Another reviewer mentioned the concept of consensus reality which is the shared beliefs of the majority that shape the believers perception of reality. Interesting concept and it is interesting to Lee's interpretation of that play out in this book. The first time around I hadn't even caught on to the whole "beliefs shape reality" aspect of th
...more
Aliette
Feb 04, 2016 rated it it was amazing
Amazing, endlessly inventive; and ruthlessly clear-eyed on the cost of waging war and quelling rebellions. The technology (based on calendrical rules and complex interactions between six different factions) keeps throwing up mindblowing moments, and Cheris, caught in the machinations of the undead general Shuos Jedao and of the Hexarchate who commands her loyalty, is a sympathetic heroine torn between impossible goals.

This should be on awards lists for 2016 if there's any justice.

(disclaimer: I
...more
Scott
May 07, 2017 rated it really liked it
Shelves: science-fiction
Ninefox Gambit begins with a desperate battle.

I’m not talking about the battle that Kel Cheris fights in the first chapter of the story. That’s a pretty serious fight, but it pales next to the backs-to-the wall combat that you, the reader, will face. Prepare for full scale bombardment with a vast arsenal of factions, the screaming howl of incoming volleys of neologisms and massed assaults of odd and confusing names supported by an armored division of incomprehensible techno-magic. I only just ma
...more
Tudor Ciocarlie
Dec 30, 2015 rated it it was amazing
Ninefox Gambit is the best novel of 2016 and exactly my kind of science-fiction. For me, the most important quality of a speculative fiction book is its "cognitive estrangement" (as China Mieville calls it), the degree to which the fiction takes you beyond your known world and throws you out of your comfort zone. And the estrangement can't get more alien than the world of Ninefox Gambit, an immersive and unforgettable universe in which the galactic government - the Hexarchate, formed by six very ...more
Trike
That was... weird.

I kinda think Lee knows that most Space Opera is just Fantasy in Space, so he went with that full force. (I must apologize because I don’t know if the author’s surname is Yoon or Lee. I’m going with Lee.) The story is pretty basic Space Opera: a bunch of rebels have secured a massive space station and the empire must root them out. Or, if you like, terrorists and armed forces. There’s no clear delineation between good guys and bad guys here, though, so you can look at it either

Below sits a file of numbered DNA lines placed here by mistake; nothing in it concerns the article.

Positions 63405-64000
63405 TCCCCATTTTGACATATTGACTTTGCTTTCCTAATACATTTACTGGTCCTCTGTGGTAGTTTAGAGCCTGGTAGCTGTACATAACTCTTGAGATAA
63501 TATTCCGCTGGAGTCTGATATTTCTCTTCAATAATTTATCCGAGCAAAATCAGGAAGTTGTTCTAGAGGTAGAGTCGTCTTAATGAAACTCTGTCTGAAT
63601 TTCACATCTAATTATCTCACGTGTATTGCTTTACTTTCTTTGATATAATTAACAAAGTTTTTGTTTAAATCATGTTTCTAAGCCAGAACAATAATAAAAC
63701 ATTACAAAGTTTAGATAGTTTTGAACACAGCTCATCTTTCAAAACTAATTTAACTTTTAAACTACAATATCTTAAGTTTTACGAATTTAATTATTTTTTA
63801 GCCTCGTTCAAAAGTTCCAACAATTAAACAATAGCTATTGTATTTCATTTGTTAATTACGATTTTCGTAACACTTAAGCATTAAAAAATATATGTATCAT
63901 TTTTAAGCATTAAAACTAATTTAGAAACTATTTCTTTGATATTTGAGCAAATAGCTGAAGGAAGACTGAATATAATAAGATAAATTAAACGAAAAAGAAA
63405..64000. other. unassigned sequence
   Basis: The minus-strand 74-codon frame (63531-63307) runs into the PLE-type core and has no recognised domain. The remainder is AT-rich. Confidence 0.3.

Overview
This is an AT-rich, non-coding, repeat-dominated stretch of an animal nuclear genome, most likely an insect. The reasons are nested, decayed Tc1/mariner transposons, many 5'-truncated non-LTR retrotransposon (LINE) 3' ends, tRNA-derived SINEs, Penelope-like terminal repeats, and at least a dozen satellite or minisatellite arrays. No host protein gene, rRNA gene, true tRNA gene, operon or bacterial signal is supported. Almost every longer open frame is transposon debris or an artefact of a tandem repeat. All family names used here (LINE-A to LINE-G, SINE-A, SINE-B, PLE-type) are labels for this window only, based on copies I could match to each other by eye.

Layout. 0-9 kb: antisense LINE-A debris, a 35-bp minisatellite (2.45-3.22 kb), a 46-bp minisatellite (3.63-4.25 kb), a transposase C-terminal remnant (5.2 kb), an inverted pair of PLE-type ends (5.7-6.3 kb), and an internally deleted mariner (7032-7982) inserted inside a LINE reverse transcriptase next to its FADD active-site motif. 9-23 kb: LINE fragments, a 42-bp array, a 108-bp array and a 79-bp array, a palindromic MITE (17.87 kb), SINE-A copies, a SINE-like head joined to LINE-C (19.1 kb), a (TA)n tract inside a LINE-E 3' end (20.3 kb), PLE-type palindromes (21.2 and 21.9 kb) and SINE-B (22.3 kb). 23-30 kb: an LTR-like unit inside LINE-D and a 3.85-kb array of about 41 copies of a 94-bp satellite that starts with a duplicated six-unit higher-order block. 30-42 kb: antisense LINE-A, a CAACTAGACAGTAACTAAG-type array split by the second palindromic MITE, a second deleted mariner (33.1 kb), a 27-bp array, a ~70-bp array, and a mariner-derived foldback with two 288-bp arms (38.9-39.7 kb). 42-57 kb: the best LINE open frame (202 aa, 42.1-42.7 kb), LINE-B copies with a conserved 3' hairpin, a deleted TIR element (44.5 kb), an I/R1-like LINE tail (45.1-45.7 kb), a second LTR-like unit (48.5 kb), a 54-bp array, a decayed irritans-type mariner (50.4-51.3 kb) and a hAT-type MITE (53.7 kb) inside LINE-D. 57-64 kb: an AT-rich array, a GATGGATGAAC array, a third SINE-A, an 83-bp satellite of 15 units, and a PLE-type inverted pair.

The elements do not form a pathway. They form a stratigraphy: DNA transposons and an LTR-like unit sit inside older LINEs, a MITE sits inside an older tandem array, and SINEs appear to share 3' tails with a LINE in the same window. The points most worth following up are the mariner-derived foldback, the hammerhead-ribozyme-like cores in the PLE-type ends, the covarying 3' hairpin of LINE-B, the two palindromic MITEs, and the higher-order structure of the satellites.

...more
Connor
Mar 23, 2017 rated it liked it  ·  review of another edition
Shelves: science-fiction
[3.5 Stars]
My Video Review:

https://youtu.be/PF-U7i5Cizw

My knee jerk reaction was to give this a four star rating because I got super into it for the last 100 pages. But the learning curve for this novel was so high that it took me a very long time before I felt like I understood the world set up (Do I understand it completely? Not really). I definitely enjoyed the main character and her journey, so I am interested in what happens next. I just wish I didn't find myself reading whole paragraphs a
...more
Mimi
Jan 07, 2019 rated it liked it  ·  review of another edition
Recommended to Mimi by: S&L January 2019
A frustrating read that eventually came together in the end in a fairly spectacular way. Or maybe I'm just saying that because I've been fighting with this book for over a week now, and the euphoria of reaching the end to find answers waiting for me is temporarily blanketing most of my initial frustration. Whatever it is, I no longer resent the amount of work I had to put in to get to those answers, although your mileage may vary.

This novel is the very definition of "your mileage may vary" becau
...more
stormin
Dec 03, 2016 rated it it was ok
Shelves: sci-fi
I read this book because it was billed as "Hard SF space opera" by a Barnes & Noble list of the best sci-fi of 2016.

I've been reading science fiction for basically my entire life, but even for me hard SF can be pretty impenetrable, and more often than not I find that even the more ambitious and impressive works leave me cold and alienated. Take Seveneves as a recent example. But when it works, it really works. One of my favorite sci-fi books of all time is another Neal Stephenson book with a ha
...more
Gary
Feb 12, 2016 rated it it was amazing
Ninefox Gambit is Yoon Ha Lee's first novel, though longtime readers of his amazing short fiction have been anticipating its advent for some time now. Ostensibly science fiction, as most military space-based adventure stories are, Ninefox Gambit highlights what Lee does best - science fantasy that feels like hard sci-fi. Lee's prose style has such perfect pitch and balance, and an effortless ability to convey a tone of ordinariness to even the most fantastical and absurd of his imaginings, and a ...more
Monica
Wow that was weird. Word associations:

Ethereal floating psyches

Swarms